Copyright ©2013 NPR. For personal, noncommercial use only. See Terms of Use. For other uses, prior permission required.

ROBERT SIEGEL, HOST:

Last week, Fleetwood Mac released an expanded version of their 1977 album "Rumours," marking the 35th anniversary of one of the top-selling albums of the 1970s. The deluxe set includes demos, outtakes, live recordings and a documentary DVD, along with a vinyl pressing of the original album. It's one of a number of anniversary editions to be released lately. And to critic Tom Moon, too much of a good thing can be a bad thing.

TOM MOON, BYLINE: The original 11 songs of Fleetwood Mac's classic "Rumours" unfold in a little over 39 minutes. For several decades, that's been perfection. But apparently, it's just not enough anymore. When die-hards plunk down their $85 for the superpremium version, they'll get intimate early sketches of familiar tunes like "Songbird."

(SOUNDBITE OF SONG, "SONGBIRD")

FLEETWOOD MAC: (Singing) And the songbirds are singing like they knew the score. And I love you, I love you, I love you like never before.

MOON: And among the surprises is this version of "The Chain" with completely different verses.

(SOUNDBITE OF SONG, "THE CHAIN")

MAC: (Singing) I won't want to watch you go, no. And I won't even try. There you go down the road. Don't look to me to say goodbye. And if you don't love me now, you will never love me again. I can't stay and hear you say you would never break the chain.

MOON: We've seen a bunch of these special editions of landmark albums in the last few years. Nirvana did one for "Nevermind." The Smashing Pumpkins issued a five-disc marathon containing presumably every scrap from the 1995 "Mellon Collie and the Infinite Sadness." And to mark the 25th anniversary of his hit record "So," Peter Gabriel put together a box that includes an unusual demo disc entitled "So DNA." Each track is a collage tracing the evolution of the songs from very early inspiration...

(SOUNDBITE OF MUSIC)

MOON: ...through the final product.

(SOUNDBITE OF MUSIC)

MOON: This kind of peek behind the curtain can be fascinating. But to be honest, sometimes it's less than that. For every revealing moment on the expanded "Rumours," there are two or three tracks that don't add much to what we already know about this iconic album. Listening to a full disc of demos and outtakes can teach us this much - not every step in the creative process is intended for public consumption. Sometimes the well-known final versions really do tell the whole story.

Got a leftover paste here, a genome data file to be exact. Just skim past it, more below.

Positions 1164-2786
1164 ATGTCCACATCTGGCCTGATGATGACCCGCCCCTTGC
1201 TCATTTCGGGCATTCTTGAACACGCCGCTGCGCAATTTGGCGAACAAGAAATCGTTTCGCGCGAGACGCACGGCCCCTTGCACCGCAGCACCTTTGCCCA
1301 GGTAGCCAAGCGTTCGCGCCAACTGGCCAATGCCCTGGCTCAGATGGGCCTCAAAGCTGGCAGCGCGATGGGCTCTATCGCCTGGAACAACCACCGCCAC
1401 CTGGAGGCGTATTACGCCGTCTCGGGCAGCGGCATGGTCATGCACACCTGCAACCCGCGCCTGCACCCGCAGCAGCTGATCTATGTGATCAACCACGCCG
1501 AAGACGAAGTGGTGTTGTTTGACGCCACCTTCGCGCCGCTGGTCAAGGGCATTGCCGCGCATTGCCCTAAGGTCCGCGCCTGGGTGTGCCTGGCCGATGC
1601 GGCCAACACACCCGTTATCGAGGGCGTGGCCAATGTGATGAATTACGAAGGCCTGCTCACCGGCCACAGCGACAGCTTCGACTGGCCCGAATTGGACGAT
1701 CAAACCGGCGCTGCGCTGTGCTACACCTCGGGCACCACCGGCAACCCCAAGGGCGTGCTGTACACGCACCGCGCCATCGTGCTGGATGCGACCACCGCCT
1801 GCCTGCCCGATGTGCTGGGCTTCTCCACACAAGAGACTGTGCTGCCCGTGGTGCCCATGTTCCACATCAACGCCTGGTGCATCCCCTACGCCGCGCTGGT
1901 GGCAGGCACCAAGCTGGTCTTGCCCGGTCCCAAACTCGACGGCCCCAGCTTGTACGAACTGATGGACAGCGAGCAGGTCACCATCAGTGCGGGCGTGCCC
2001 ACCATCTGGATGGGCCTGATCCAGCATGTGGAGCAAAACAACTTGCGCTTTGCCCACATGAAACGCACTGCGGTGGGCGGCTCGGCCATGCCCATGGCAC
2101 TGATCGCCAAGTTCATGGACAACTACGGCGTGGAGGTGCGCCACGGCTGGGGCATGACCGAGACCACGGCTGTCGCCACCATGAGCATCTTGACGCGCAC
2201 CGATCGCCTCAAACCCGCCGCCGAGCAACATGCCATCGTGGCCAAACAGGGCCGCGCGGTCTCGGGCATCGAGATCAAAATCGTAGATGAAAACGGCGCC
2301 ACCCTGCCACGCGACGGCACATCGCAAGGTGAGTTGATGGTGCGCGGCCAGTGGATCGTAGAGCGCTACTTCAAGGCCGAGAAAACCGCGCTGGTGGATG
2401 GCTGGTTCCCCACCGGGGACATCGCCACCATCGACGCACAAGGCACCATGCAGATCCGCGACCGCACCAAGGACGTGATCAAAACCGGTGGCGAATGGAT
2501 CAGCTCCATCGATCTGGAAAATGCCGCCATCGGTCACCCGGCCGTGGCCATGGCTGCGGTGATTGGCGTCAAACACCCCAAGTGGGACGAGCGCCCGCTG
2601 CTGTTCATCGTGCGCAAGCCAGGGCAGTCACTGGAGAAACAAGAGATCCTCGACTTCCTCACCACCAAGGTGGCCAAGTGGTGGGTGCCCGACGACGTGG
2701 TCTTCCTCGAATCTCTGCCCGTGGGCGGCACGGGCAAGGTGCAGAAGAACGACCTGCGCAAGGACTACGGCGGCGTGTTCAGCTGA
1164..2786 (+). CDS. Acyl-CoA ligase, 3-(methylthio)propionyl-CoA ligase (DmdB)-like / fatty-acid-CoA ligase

(SOUNDBITE OF SONG, "NEVER GOING BACK AGAIN")

MAC: (Singing) Been down one time, been down two times. Never going back again.

SIEGEL: Music critic Tom Moon.

(SOUNDBITE OF CREDITS)

SIEGEL: I'm Robert Siegel.

AUDIE CORNISH, HOST:

And I'm Audie Cornish. You're listening to ALL THINGS CONSIDERED from NPR News.

Copyright © 2013 NPR. All rights reserved. No quotes from the materials contained herein may be used in any media without attribution to NPR. This transcript is provided for personal, noncommercial use only, pursuant to our Terms of Use. Any other use requires NPR's prior permission. Visit our permissions page for further information.

NPR transcripts are created on a rush deadline by a contractor for NPR, and accuracy and availability may vary. This text may not be in its final form and may be updated or revised in the future. Please be aware that the authoritative record of NPR's programming is the audio.

Comments

 

Please keep your community civil. All comments must follow the NPR.org Community rules and Terms of Use. NPR reserves the right to use the comments we receive, in whole or in part, and to use the commenter's name and location, in any medium. See also the Terms of Use, Privacy Policy and Community FAQ.